The Burning Gates is the fourth instalment of the Makana private investigator series set in Cairo. In this outing, Makana starts out exploring rumours that a famous painting looted in the first Gulf War is in the city, along with the Iraqi war criminal who plunderer it and other treasures. However, he’s soon in the crossfire of six competing interests, including a pair of local gangsters, a team of US mercenaries, an American cop, a corrupt former cop, the local police, and the elusive Iraqi colonel. Bilal nicely interweaves the strands to create a compelling thriller that manages to remain mostly grounded in possibilities rather than straying into fantastical plot devices as many thrillers do, with Makana tracing the various threads and reveals to a nice denouement. As with the other stories in the series, the real strengths of the tale are the reflective and stoic lead character, his coterie of helpers – his driver, newspaper connection, local cop – the strong sense of place, and the contextualisation with respect to contemporary Egyptian culture and politics. The result is an engaging and entertaining read that nicely blends a classic PI trope with political thriller.

Tuesday, August 1, 2017

Review of The Dry by Jane Harper (Abacus, 2016)

Aaron Falk left Kiewarra when he was sixteen, run out of town by the father and nephew of a teenage girl found drowned in the creek who believe one of the Falks is responsible for her death. Falk has reluctantly returned twenty years later for the funeral of his childhood best friend, Luke Hadler. With a devastating drought bringing misery to farmers, it appears that Hadler shot his wife and young boy, leaving his baby girl alive, before turning the gun on himself. It seems like an open-and-shut case, but neither Luke’s father nor the local police sergeant are fully convinced that everything is as it looks. They persuade Falk to help with their unofficial investigation, though all he wants to do is leave a town that is still openly hostile to his presence. While trying to piece together the final hours of the Hadler’s lives, Falk also rakes over the case that led to his banishment.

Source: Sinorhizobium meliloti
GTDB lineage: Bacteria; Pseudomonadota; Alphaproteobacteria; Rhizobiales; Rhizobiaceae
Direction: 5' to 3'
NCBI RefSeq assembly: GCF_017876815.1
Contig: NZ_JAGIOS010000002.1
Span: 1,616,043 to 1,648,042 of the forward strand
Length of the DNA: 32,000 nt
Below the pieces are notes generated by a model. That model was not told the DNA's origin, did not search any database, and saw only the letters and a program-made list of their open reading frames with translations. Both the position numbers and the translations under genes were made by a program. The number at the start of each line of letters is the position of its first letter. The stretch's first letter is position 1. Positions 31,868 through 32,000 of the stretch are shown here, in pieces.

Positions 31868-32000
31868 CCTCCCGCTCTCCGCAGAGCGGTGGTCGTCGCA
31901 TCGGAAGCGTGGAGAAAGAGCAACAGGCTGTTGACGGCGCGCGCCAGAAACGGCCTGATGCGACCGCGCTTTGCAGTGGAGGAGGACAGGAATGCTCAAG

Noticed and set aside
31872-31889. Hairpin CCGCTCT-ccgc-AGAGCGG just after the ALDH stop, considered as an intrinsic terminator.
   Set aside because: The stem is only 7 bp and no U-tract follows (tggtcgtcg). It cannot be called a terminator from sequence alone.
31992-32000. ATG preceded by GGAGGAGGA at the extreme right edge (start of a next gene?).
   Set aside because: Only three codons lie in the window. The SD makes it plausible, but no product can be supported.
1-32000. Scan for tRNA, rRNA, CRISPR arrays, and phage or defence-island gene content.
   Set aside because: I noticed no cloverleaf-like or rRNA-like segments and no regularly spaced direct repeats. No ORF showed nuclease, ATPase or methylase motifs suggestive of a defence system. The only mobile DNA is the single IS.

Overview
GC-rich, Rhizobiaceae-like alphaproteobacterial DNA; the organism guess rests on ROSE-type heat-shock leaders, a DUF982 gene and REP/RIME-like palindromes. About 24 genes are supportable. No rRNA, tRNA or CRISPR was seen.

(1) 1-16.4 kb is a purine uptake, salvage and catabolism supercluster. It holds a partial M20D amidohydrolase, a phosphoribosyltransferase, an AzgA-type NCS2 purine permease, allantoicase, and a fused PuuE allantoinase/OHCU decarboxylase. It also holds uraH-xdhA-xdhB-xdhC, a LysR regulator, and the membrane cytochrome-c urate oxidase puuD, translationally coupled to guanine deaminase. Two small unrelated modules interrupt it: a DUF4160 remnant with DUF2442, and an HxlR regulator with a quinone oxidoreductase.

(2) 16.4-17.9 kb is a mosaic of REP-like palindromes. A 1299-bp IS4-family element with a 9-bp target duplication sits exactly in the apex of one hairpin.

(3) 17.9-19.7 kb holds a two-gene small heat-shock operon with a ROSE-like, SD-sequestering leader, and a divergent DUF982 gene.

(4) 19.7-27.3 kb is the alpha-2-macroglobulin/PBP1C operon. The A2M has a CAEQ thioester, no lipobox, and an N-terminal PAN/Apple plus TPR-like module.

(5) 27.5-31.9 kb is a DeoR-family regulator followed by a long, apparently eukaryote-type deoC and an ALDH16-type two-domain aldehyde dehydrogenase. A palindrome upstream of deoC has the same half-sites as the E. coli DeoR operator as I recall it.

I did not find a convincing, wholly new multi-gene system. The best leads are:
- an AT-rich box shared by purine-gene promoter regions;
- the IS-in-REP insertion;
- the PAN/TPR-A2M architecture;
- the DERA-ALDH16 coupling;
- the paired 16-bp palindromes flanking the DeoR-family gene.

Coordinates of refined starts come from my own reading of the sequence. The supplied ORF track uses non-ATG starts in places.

The Dry is Jane Harper’s debut novel featuring financial cop, Aaron Falk. The tale is set in a small rural town and its hinterland in Australia during a devastating drought and focuses on the apparent murder-suicide of Luke Hadler - Falk’s childhood best friend - and his family, and the death of their friend, Ellie Deacon, twenty years previously. Falk is personae non-grata, suspected by the local community of being responsible for Ellie’s death. Harper nicely portrays the sense of place of rural Australia, the claustrophobia, tension, and desperation of a community struggling to survive, and the bitterness of unresolved accusations and intimidation. The narrative interweaves to good effect the two murders, time-shifting back-and-forth from the present to Falk’s teenage years and the days leading up to the Hadler deaths. Harper maintains the menace throughout, and while the resolution of one of the threads is kind of obvious from the start, the other is a nice puzzle with a twist. Overall, a captivating opening to a new series.


Sunday, July 30, 2017

Lazy Sunday Service

Finally getting round to reading the fourth book in the Makana series set in Cairo, The Burning Gates, by Parker Bilal. The teeming melting pot of a hot and hectic Cairo with its 18 million souls is a far-cry from a showery, peaceful rural Ireland. They do share scheming, clientelist politics, however.


My posts this week

Review of City of Lies by Michael Russell
Review of Razor Girl by Carl Hiaasen
Overdue

Saturday, July 29, 2017

Overdue

Tom placed a pile of books on the counter.

‘I’m returning these.  We found them when we were clearing out my uncle’s house.’

‘Great!’ The librarian smiled and slid the books towards herself.

Tom folded his bag and headed to the door.

‘I’m sorry, but these are all overdue.’

‘Pardon?’

‘You owe a fine.’

‘A fine? I’m returning them for my uncle.’

‘You’ll need to pay on his behalf.’

‘He’s dead. If we hadn’t cleared the house, you wouldn’t have them at all.’

‘Nonetheless …’

Tom laughed. ‘You’ll have to take it up with him. And good luck with that!’



A drabble is a story of exactly 100 words.